Reviewed by Marta Rey Garcia
The Philanthropy Reader offers the obvious advantage over its online and digital competitors of being a one-stop publication, which is crucial given the fragmentation of the field of philanthropic studies across geographies and disciplines. It also presents a highly consistent and well-balanced selection of academic and non-academic excerpts, with complementary digital contents available as an e-resource.
Beth Breeze and Michael Moody – its editors, and also authors – provide insightful comment and structure in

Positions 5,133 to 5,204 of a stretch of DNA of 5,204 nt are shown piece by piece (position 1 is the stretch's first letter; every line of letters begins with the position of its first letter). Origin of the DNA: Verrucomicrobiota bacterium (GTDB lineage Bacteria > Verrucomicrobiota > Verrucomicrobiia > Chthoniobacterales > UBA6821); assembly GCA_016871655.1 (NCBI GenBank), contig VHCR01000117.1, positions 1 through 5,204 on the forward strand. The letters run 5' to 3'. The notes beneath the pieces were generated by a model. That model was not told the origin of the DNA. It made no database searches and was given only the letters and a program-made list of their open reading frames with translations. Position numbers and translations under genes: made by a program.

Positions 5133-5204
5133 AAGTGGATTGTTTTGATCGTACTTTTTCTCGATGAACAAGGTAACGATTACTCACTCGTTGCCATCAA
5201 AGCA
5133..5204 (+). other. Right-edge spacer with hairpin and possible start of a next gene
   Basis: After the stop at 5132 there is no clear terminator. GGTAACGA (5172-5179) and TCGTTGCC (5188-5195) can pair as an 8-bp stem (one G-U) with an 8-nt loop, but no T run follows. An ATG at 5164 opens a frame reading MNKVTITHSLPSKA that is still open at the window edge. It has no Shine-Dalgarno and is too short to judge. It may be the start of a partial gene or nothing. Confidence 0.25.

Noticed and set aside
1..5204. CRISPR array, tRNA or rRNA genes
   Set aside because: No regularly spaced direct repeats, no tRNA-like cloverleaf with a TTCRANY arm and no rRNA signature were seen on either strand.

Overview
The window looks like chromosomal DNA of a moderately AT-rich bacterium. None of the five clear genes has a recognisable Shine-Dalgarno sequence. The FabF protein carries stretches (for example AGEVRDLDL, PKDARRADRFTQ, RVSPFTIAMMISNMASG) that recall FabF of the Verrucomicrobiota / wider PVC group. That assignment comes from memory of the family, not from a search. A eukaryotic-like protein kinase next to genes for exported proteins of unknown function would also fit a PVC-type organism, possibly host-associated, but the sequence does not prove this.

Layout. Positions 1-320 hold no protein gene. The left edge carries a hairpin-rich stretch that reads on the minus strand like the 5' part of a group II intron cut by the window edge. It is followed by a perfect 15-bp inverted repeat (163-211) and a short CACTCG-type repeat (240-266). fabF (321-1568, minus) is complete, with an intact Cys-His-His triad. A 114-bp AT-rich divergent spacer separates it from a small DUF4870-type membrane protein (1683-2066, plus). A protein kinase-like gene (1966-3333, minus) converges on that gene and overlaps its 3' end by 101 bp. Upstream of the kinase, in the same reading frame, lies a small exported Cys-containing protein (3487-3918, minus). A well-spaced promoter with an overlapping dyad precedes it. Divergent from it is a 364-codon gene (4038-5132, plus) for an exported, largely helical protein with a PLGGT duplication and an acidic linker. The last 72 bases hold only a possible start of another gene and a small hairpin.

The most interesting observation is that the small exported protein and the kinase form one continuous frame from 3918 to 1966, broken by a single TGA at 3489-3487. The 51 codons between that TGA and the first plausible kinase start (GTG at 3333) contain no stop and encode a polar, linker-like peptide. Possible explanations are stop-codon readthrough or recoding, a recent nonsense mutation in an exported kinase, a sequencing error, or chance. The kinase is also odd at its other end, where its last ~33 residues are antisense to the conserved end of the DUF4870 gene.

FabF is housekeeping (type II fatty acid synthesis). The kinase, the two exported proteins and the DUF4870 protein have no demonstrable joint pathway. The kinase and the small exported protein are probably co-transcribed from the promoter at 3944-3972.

their introductions to its six sections: ‘What is philanthropy?’, ‘Philanthropy across time and place’, ‘Being a philanthropist: callings and critiques’, ‘Philanthropists and beneficiaries: a complex relationship’, ‘Philanthropic practices and institutions’ and ‘Debates about making philanthropy better’. The result is a true flow of arguments. There are pleasant surprises, too, beyond the well-trodden paths of Carnegie’s and other broadly disseminated American texts, surprises that range from horizontal philanthropy in Africa to bequests during Amsterdam’s Golden Age, from entrepreneurial China to modern India, from Latin America today to the Ottoman Empire.